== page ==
These results are consistent with the attention-based rehearsal hypothesis, which suggests that items are maintained in VWM via covert shifts of attention to prioritized information during the delay period of working memory tasks (Awh & Jonides, 2001; Awh, Vogel, & Oh, 2006). The fact that the PLR changed as a function of cued locations suggests that participants covertly shifted their attention to the prioritized location even when there was no explicit instructions to do so. These results suggest that participants likely shifted their attention to the cued location to help maintain the prioritized information in VWM. The results also are consistent with recent research on the retro-cue paradigm suggesting that items can be retrospectively selected in VWM via covert shifts of attention to items during the delay period (Griffin & Nobre, 2003; Stokes & Nobre, 2011; Souza & Oberauer, 2016). Similar to the pre-cue condition, the PLR results from the retro-cue condition suggest that early in the delay participants maintained attention on central fixation (or attention was split to both sides of the screen), but after the presentation of the retro-cue participants covertly shifted their attention to the cued location to select and maintain the cued item in VWM. In both cases the PLR was used to measure continuously the location of the focus of attention even when no items were presented onscreen. These results along with prior research suggest that the PLR can be used to track covert shifts of attention to perceptual items and items maintained in VWM, thereby providing an important means to test theories that rely on the notion that covert shifts of attention occur during working memory maintenance.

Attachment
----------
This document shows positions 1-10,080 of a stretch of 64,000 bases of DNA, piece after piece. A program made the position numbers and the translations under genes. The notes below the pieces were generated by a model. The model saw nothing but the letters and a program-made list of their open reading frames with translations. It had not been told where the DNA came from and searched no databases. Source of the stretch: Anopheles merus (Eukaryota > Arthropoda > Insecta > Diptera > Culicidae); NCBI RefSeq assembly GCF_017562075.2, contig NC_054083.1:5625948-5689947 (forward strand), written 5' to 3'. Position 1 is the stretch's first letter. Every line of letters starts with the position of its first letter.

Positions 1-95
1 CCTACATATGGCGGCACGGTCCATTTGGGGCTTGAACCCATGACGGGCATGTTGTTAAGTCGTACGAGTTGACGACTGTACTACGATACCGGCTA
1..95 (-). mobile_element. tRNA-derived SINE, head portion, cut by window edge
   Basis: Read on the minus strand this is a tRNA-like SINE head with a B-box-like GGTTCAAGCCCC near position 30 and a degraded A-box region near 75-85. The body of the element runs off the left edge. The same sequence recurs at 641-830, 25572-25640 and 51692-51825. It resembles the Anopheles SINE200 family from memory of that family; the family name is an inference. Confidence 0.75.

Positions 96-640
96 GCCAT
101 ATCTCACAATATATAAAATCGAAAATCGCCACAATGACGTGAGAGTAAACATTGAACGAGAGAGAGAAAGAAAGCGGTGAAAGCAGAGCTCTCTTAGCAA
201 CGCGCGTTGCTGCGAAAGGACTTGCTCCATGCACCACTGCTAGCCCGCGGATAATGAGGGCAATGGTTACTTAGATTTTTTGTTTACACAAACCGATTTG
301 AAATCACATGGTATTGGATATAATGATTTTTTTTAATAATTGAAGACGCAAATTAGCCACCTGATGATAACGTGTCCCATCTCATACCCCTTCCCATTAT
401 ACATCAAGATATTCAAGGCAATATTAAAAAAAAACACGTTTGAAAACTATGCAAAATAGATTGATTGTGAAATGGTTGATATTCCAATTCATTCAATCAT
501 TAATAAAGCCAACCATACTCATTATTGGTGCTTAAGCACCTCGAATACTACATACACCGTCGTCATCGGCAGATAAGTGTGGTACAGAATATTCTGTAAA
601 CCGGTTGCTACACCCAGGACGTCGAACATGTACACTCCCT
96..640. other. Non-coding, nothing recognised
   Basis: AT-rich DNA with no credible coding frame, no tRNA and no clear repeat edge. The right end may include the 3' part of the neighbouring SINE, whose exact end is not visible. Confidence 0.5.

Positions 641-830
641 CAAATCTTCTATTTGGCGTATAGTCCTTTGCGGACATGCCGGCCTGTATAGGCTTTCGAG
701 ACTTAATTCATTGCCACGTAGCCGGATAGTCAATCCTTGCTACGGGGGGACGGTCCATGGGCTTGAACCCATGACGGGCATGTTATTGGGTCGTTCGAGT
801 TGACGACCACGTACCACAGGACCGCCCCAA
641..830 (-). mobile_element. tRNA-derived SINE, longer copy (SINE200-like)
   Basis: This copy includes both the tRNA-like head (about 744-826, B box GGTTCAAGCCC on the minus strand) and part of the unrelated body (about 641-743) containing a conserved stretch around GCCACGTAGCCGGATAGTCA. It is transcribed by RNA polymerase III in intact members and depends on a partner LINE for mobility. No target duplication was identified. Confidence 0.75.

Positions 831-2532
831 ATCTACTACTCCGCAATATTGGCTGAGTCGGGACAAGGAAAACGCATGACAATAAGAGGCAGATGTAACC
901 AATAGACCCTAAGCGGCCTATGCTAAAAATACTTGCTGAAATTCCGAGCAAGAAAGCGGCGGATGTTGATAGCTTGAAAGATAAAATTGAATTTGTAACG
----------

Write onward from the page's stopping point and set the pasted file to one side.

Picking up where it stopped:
Although these results are consistent with the attention-based rehearsal hypothesis and with the notion of covert selective attention in the retro-cue paradigm, it is important to point out that the current results are correlational in nature. That is, the current results simply tell us that during the delay period participants covertly shift their attention to the cued location. This does not tell us whether these covert shifts of attention are beneficial to working memory maintenance, nor do they tell us that these covert shifts of attention are necessary for working memory maintenance (Belopolsky & Theeuwes, 2009) or for the beneficial effect of retro cues (Rerko, Souza, & Oberauer, 2014).2 Future research is needed to better assess the extent to which these shifts of attention measured via the PLR are beneficial and necessary for working memory maintenance.